This is the goal of the drive and automation technology of the future: rapid adaptability, regardless of individual concepts and organisational setups. This includes effective cooperation between humans and machines, holistic and lean networking (both internal and external) and proactive data analysis. Here are a few examples:

  • “Intelligent” robots or autonomous production and conveyor units make it possible to achieve the most comprehensive level of automation. Whatever your field of work, it will expand greatly due to technological progress. This frees up your employees to spend their time on more challenging tasks.
  • When it comes to the relationship between people and technology, augmented reality (AR) and wearables will also become more important in intralogistics. AR glasses, for example, display hints and tips in the employee’s field of vision during certain work processes. Smart wristbands and gloves help to recognise and classify goods and collect related data.
  • The use of artificial intelligence (AI) and machine learning offers further opportunities for intralogistics. Both technologies are not only well suited for data analysis, but can also make informed decisions based on this analysis.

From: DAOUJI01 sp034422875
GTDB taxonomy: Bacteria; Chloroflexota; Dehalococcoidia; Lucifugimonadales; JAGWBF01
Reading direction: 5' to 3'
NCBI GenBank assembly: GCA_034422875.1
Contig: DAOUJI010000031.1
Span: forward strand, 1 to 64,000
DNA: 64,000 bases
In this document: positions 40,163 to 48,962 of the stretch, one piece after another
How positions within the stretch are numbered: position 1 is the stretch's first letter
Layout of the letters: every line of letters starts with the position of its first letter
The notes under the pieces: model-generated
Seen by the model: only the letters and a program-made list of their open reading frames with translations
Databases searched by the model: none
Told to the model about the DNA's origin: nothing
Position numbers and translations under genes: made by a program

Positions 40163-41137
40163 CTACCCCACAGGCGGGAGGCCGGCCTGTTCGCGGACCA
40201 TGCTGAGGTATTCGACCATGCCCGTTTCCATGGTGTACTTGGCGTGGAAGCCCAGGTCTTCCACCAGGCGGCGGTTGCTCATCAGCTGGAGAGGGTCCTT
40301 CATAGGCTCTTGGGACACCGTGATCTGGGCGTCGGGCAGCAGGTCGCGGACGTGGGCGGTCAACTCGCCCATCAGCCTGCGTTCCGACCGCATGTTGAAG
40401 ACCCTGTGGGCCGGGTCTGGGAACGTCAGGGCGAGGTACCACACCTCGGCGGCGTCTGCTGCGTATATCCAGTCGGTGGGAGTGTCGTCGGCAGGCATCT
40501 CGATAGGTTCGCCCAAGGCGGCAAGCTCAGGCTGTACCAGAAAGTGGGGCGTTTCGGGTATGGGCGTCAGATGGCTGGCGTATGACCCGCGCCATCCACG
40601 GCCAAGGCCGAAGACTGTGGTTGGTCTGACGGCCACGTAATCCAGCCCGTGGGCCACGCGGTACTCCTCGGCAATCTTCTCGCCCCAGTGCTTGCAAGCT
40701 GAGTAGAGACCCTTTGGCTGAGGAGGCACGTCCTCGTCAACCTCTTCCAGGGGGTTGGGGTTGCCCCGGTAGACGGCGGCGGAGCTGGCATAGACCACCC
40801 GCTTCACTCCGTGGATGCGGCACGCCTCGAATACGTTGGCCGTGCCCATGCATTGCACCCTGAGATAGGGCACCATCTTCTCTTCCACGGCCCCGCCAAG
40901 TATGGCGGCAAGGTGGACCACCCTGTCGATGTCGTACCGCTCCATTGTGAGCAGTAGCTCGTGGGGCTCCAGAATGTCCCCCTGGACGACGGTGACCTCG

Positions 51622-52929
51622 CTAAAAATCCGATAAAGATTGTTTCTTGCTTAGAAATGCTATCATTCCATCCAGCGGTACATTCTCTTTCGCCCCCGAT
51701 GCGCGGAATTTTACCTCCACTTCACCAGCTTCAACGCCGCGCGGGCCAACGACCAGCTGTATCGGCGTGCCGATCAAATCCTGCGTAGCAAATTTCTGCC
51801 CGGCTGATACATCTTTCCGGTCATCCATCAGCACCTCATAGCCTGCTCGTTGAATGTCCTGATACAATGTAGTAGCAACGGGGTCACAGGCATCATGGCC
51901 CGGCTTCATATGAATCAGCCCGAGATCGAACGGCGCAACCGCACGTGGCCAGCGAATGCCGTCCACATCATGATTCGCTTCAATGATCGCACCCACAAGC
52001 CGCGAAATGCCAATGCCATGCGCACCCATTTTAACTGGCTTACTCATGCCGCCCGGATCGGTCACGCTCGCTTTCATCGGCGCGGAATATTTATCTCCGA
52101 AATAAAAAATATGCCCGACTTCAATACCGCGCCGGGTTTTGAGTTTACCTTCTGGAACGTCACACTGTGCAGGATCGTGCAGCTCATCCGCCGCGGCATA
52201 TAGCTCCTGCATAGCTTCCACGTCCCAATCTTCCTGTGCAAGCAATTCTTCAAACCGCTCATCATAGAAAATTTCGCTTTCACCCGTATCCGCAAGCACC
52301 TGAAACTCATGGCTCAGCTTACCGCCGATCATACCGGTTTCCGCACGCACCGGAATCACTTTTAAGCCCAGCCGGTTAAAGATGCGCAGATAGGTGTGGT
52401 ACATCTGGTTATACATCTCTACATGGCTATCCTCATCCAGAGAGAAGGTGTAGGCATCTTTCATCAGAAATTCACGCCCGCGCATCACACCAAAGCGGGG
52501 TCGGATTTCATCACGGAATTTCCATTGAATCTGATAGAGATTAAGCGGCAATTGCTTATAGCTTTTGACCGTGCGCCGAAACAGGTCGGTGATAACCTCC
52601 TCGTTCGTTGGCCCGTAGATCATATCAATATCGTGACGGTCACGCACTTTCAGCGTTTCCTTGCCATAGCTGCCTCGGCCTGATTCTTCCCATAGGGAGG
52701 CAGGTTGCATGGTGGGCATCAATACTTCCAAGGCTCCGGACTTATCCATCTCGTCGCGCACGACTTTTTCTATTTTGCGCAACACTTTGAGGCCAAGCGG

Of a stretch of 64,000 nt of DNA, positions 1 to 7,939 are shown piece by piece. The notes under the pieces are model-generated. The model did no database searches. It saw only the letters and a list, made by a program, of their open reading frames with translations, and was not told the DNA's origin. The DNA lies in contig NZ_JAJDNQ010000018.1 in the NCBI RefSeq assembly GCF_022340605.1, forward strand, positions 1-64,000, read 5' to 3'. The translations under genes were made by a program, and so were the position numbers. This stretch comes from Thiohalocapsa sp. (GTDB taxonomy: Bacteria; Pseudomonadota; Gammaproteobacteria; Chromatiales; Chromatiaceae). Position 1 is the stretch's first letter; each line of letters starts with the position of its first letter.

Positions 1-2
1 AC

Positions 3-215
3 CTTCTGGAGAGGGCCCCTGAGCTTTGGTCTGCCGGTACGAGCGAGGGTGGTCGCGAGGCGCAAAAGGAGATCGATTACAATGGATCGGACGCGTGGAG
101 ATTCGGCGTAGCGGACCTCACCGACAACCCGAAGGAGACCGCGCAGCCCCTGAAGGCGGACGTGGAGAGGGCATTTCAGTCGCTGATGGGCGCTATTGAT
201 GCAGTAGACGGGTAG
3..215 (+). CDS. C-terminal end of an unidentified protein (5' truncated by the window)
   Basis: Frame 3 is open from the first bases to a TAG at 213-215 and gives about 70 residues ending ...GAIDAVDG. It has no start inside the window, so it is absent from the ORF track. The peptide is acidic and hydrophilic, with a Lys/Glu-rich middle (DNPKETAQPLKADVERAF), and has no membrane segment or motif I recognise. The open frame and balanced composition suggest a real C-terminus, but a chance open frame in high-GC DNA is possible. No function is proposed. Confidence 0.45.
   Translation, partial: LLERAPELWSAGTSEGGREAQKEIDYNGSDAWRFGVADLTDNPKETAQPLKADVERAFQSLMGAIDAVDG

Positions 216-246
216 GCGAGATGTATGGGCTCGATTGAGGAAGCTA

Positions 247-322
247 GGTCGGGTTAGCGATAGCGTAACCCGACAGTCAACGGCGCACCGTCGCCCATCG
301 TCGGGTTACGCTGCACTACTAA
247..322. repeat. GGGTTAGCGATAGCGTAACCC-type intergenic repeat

• Cloud computing and digital platforms will continue to consolidate and optimize the exchange of data among all stakeholders within a supply chain – and also in intralogistics.

How can we successfully integrate these techniques into existing systems?

The best option for the use of future-facing drive and automation technology is a complete shift away from the previous components of the flow of materials. However, this radical approach will require considerable effort and time. This means it’s almost impossible to prevent downtimes within intralogistics. One alternative is a partial changeover, in which old structures are gradually replaced by new ones.

However, both approaches require structured planning. The decisive factor here is to consider the specific circumstances and needs of the individual company, which must be clarified in detail. As a general rule, it’s sensible to follow this procedure: